About Take-Home Quizzes and Final Exam

Midterm: Friday, July 15, 4:00PM - Monday, July 18, 1:00PM

Final: Friday, August 12, 3:30PM - 6:30PM, ECON140 (Landau Economics Building)


Midterm Specifics

Overview: The midterm is a take-home, open-book, open-note, 2-hour long exam that is administered online through Gradescope. The exam will be released at 4pm on Friday, July 15th and will be available until 1pm on Monday, July 18th. You are free to take the exam during any two-hour long block in this window. Once you start the exam, you must complete and submit your responses within two hours. Late submissions cannot be accepted. The latest we'll accept submissions will be at 1pm Pacific time on July 18th, so make sure you start by 11am to give yourself enough time to complete the exam.

Format: There will not be coding questions on the midterm exam. You are going to be solving probability questions by hand. To that extent we are not interested in numeric answers, but rather in formulaic answers. It is fine for your answers to include summations, products, factorials, exponentials, and combinations, unless the question specifically asks for a numeric quantity or closed form. Where numeric answers are required, the use of fractions is fine. You must show your work. Any explanation you provide of how you obtained your answer can potentially allow us to give you partial credit for a problem. For example, describe the distributions and parameter values you used, where appropriate.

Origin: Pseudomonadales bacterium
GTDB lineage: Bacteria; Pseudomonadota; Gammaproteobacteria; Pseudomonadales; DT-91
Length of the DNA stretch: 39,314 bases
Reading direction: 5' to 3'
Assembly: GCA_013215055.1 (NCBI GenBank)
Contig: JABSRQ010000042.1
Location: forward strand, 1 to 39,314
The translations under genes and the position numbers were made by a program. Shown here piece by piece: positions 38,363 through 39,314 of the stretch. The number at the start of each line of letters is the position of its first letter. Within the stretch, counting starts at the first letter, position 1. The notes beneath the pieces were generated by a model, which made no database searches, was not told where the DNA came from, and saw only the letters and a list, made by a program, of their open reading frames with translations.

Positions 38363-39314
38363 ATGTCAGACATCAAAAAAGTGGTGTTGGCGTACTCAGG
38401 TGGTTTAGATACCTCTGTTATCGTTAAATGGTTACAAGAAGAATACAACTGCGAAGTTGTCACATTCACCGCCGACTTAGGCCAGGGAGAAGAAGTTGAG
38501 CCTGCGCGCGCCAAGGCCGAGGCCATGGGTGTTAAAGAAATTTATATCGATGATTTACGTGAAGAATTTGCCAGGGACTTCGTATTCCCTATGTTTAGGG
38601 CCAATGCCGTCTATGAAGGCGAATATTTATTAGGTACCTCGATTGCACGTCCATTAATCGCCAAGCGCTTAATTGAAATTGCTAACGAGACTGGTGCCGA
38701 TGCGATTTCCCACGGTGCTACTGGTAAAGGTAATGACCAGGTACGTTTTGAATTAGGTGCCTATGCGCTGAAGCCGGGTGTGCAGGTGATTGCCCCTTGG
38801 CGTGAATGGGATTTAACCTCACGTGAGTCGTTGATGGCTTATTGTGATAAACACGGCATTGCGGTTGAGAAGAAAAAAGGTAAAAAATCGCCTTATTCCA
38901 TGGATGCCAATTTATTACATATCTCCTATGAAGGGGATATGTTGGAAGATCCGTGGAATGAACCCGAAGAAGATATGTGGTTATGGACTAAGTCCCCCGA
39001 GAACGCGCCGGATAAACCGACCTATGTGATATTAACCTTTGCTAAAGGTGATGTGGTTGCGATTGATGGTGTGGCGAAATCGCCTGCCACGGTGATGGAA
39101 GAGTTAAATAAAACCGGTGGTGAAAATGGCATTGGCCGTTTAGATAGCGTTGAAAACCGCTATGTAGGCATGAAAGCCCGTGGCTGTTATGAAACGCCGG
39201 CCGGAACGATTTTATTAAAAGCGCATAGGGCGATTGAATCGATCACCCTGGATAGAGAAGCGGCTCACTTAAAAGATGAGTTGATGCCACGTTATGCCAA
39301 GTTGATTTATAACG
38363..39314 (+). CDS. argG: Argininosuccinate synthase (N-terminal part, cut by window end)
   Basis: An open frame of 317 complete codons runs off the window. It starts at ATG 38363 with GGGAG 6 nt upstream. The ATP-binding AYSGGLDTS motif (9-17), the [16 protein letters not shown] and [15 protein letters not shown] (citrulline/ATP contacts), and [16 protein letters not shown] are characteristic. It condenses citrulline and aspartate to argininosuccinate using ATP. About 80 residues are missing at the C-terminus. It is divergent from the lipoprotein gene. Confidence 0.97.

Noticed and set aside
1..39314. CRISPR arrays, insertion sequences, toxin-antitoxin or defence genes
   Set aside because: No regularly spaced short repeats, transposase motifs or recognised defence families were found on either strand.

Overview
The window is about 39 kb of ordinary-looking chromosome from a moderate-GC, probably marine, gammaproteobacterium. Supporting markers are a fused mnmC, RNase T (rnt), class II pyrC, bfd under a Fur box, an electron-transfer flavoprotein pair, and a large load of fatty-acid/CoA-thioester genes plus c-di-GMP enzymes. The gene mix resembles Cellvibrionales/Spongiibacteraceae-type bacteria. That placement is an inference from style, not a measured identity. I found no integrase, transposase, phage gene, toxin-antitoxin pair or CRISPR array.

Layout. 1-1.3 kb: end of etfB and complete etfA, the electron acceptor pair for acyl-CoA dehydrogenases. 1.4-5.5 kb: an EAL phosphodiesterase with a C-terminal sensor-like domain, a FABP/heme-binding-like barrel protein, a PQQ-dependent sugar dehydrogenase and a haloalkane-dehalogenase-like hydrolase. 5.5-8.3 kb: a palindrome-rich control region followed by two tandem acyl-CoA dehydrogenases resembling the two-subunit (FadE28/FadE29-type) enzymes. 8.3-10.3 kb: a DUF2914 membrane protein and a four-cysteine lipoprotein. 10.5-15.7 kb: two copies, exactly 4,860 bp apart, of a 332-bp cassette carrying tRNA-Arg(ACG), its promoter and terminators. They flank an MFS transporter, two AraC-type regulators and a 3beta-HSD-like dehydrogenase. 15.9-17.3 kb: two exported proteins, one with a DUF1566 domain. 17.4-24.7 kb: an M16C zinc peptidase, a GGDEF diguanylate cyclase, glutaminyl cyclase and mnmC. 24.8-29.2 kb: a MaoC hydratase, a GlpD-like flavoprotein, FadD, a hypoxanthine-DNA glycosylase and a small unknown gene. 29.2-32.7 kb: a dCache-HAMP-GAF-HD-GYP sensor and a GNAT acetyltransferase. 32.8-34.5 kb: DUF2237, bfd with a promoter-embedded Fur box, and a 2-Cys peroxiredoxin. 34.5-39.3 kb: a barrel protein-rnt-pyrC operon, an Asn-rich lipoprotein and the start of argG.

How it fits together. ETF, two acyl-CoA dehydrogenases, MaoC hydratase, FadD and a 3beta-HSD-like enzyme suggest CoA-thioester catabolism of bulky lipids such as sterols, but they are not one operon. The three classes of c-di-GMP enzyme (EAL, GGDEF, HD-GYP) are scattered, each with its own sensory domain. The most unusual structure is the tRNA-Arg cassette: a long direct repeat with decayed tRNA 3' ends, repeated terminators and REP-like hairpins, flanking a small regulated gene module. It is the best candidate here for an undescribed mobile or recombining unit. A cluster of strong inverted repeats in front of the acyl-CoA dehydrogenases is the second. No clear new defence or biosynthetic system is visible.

Questions during exam: If you have questions during the exam, please ask them as a private question via Ed. If you encounter an issue during an assessment period that prevents you from completing the assessment, please email the instructor immediately so that we can work with you to resolve the issue.